Addiction Recovery Reflections: The New Lightness of Being.

What a year 2017 has been. It certainly ended off with a metaphorical bang: for five edge-of-your-seat days, the ANC 54 Conference took place, and the entire country sat to embrace the tumultuous leadership battle’s climax. Obviously, I have my own views, but this isn’t a political blog so no expounding here. I will say this: I spent days with my ear almost literally glued to my Bluetooth speaker, while doing other work (but unable to focus), as I pictured the energy and tension of the Nasrec centre during the conference. It became as addictive as crack. That’s politics for you. Like Hunter S. Thompson, a very famous fellow addict, once said: Politics is the art of controlling your environment. And our environment’s future depended on the outcome.

My father was up from Durban to visit the family, but mainly to help manage the grandkids while my sister, exhausted from chemo therapy, rested.

addiction recovery, Addiction Recovery Reflections: The New Lightness of Being., We went to see Star Wars: The Last Jedi, but I could barely concentrate. This was the day when the new ANC president was to be announced. My dad said, while we were eating popcorn awaiting our movie, the announcement would probably come out at 7pm. We would be in the middle of lightsabre duels at the time. My stomach was gnawing itself into a frenzy. Would the Cabal win? I fretted. What happens then? Munch, munch. More popcorn.

When the movie ended at approximately 19:48, I turned on my cellphone. “Cereal won,” said my cousin in a WhatsApp message.

Then I looked at the Top Six. It looked like an even balance between the Light Side of the Force and the Dark Side. Fits with the movie I just saw, I thought. But, just like The Last Jedi ended, there is hope.

For most of the year, my therapist has listened to me going on about this. About my anxiety related to who wins the race. Over and over. But then, Houghton House’s team of counsellors are only too happy to help you deal with your life issues. After all, for many addicts coming out of Houghton’s excellent rehab, these issues can lead them back to active addiction – picking up drugs and drinking alcohol again because their:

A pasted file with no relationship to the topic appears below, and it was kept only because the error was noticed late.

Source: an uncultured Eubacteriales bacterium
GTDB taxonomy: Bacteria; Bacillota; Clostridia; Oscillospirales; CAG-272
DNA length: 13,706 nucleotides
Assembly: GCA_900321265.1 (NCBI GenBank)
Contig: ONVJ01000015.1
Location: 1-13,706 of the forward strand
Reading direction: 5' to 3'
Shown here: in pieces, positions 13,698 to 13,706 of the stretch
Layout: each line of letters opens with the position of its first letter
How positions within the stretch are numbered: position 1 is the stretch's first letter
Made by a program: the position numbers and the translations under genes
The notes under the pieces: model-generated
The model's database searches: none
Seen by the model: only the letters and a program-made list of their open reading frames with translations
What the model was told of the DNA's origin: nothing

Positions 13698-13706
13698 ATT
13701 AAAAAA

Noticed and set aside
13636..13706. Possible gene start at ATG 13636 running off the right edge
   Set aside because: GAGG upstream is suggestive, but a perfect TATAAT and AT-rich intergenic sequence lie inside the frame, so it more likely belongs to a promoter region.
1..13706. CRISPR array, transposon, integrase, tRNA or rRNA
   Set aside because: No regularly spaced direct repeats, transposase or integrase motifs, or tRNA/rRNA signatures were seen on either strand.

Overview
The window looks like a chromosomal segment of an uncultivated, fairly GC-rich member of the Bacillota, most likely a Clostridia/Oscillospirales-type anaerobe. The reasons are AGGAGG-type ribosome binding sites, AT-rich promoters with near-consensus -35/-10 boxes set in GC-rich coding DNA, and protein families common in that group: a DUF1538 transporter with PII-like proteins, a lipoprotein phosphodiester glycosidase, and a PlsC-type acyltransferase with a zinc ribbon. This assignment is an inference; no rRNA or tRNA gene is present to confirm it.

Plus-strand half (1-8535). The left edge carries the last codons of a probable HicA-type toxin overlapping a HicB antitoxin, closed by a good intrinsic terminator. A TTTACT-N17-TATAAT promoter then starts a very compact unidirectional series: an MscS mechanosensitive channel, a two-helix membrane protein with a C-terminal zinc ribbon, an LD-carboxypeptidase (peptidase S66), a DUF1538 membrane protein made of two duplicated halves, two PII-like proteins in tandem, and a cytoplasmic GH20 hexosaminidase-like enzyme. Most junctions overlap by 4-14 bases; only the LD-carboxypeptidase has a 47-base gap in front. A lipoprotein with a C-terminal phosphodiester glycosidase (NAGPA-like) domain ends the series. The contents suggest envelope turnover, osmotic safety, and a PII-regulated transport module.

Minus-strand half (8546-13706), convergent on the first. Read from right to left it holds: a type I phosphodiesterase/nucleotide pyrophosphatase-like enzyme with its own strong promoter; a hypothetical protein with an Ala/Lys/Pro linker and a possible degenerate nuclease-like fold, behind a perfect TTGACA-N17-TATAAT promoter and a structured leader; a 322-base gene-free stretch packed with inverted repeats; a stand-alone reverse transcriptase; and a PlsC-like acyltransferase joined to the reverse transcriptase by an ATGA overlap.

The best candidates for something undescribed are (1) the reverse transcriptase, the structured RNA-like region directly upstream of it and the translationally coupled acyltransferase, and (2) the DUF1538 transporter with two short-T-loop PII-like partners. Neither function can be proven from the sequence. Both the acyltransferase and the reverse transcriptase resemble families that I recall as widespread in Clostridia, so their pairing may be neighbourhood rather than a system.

• Boss embarrassed them in the boardroom.
  • Spouse left them for the postperson. (After inventing a time machine and travelling back to when we had a functioning postal service.)
  • Teenage pooch is now at that rebellious age and constantly sh1ts on the upholstery.
  • Physical Education impromptu soccer team picked them last, even after the guy in the wheelchair.

My issues are wide and varied.

Their multitude is so great, if they were converted into bitcoin stock, I’d have enough money to buy Tokyo. This is why I’m grateful for the continued assistance of Houghton House in my recovery – the extended treatment programmes they offer really do go a long way.

It was the year, as mentioned in my previous blog post, of scattered madness. The War of the WormsTM really brought out my crazy side. That’s when I thought my cats had tapeworms. As a result, I am now on a first name basis with all 40 staff members of the Bryanston Veterinary Hospital. (Interestingly enough, Harold, on the board of directors, told me his nephew went crazy after he contracted syphilis in Thailand. That was just before we parted ways at the Bryanston Country Club, as I’m forbidden to play the 19th Hole.) (Sh1t, maybe I got syphilis from my student days at Rhodes?) (I’m sure it’s just good old bipolar, disco damage, and anxiety issues mating with frakking phobia.) (Maybe I should juuuuust check Google anyway.) (Oh no! I have syphilis! And every other disease known to man! Including kuru, which normally only infects cannibals from Papua New Guinea!)

It was a year of dealing with life-on-life-terms problems, like trying to find a job, without losing hope. It can be tough out there, in the current wasteland of an economy we call South Africa. I resigned from my position at an advertising agency when I decided to come into treatment. It’s not the easiest thing to do, especially when you’re winning with management. Although my head of department was faintly evil, almost in a James Bond villain kind of way. There was always a dastardly plot afoot to rid the company of someone she didn’t like. I won’t go into detail. But she did have a large white Persian cat she stroked while issuing execution orders. Executing campaign ads, to clarify. I miss that cat. Muffins.